Another mistake we make during exercise is shallow breathing.
Clavicular breath, or “chest breathing” is when we take shallow breaths, only filling the top ⅓ of our lungs.
By shorting our breath ⅔ of its capacity, we miss out on optimal circulation. And it requires more energy and more frequent breaths.
To gauge whether or not you’re using chest breathing vs. belly breathing, try this exercise:
- Place a hand on your belly, and the other on your chest.
- As you inhale, notice where you feel movement under your hands.
- Does the hand upon your chest only move? This would mean you’re using chest breathing.
- Does the hand upon your belly only move? This would mean you’re using belly breathing.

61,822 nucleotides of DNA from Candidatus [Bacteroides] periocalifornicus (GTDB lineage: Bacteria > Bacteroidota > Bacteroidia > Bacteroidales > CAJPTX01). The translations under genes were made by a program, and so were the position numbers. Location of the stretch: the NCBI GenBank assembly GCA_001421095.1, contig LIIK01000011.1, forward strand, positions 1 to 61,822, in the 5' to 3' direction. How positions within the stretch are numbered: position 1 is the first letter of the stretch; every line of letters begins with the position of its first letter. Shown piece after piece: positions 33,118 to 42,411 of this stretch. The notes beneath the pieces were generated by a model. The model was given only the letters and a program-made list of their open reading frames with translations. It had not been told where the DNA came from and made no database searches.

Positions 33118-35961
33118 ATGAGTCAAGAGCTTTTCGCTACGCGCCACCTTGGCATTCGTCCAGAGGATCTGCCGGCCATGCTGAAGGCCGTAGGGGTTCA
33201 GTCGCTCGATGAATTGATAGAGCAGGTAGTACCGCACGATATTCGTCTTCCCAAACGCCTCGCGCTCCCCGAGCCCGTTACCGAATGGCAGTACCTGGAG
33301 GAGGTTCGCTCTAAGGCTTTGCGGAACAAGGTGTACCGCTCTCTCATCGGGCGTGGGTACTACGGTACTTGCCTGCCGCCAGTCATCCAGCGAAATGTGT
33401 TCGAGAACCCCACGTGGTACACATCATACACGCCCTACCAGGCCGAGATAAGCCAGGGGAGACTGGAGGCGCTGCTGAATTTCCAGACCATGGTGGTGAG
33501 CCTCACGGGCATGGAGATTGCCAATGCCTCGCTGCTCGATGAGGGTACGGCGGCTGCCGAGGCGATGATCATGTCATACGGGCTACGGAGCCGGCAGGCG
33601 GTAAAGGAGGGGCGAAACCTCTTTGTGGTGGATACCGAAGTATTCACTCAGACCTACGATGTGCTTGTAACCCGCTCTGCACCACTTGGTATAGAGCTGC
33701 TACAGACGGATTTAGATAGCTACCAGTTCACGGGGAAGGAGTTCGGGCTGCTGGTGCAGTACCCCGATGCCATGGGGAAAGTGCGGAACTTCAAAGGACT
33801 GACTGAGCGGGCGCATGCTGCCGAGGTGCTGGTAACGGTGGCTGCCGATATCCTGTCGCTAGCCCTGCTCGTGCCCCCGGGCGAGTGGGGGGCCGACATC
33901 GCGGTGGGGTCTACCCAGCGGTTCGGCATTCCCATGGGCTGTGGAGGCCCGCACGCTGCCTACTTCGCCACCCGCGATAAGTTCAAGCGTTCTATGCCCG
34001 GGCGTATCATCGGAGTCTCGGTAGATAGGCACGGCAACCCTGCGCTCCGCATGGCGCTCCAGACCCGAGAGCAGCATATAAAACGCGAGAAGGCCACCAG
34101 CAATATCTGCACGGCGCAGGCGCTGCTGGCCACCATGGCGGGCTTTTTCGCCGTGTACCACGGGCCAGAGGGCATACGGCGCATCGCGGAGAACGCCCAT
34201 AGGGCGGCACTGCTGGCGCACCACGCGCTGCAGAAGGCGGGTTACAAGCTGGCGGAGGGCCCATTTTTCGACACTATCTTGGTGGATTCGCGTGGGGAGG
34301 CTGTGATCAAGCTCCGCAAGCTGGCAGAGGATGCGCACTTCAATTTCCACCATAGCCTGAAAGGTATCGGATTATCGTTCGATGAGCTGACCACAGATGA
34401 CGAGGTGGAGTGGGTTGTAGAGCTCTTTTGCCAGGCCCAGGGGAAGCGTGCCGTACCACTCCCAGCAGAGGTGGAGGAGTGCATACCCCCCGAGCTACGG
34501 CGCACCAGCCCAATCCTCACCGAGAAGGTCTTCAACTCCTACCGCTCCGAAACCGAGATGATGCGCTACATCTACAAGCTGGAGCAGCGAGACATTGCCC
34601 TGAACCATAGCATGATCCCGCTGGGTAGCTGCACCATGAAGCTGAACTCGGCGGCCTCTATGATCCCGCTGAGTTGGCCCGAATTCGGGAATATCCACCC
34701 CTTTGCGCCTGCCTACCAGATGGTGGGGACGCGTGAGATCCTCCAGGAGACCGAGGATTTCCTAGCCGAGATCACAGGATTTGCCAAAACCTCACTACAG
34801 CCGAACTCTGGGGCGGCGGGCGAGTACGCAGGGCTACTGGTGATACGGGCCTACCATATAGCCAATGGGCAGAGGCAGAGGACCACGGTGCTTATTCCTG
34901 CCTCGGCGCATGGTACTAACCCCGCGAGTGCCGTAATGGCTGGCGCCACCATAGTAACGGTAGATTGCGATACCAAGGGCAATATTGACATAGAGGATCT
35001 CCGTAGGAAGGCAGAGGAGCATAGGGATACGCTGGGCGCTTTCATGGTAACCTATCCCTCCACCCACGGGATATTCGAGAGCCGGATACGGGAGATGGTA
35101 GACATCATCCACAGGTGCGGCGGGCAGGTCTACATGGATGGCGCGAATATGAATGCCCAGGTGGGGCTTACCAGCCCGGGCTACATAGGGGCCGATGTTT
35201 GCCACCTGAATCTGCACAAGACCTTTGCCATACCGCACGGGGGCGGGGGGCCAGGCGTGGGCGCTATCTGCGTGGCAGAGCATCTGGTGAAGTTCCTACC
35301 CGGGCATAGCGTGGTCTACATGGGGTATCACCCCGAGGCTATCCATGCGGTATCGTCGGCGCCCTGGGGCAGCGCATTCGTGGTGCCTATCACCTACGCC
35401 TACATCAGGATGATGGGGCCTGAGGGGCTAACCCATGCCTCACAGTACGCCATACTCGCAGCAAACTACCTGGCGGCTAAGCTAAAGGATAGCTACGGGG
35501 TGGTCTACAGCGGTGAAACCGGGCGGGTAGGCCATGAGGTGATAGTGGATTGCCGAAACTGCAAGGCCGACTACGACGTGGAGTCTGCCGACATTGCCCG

- Do both hands move? This is a sign you're using belly breathing and taking deep enough breaths to where you’re filling your lungs completely. This is okay too. You want to try and breathe into the belly, filling that first, then the chest!
Don’t Hold Your Breath During Exercise
In our experience, most people instinctively hold their breath when their exercises become challenging. The formal name for this is the Valsalva maneuver.
There is a teeny bit of validation to this technique when used for professional or competitive lifting because it creates pressure in the abdominal cavity which leads to increased power output and provides core support to the lower back.
However, it is NOT recommended for most styles of strength training or people.
Strength training is a very safe activity when performed with a trainer, on machines, and with a slow tempo (like we do at The Perfect Workout). The Valsalva maneuver comes with a slew of risks.
A few studies examined the impact of the Valsalva maneuver during strength training. In those studies, a few concerns were noticed.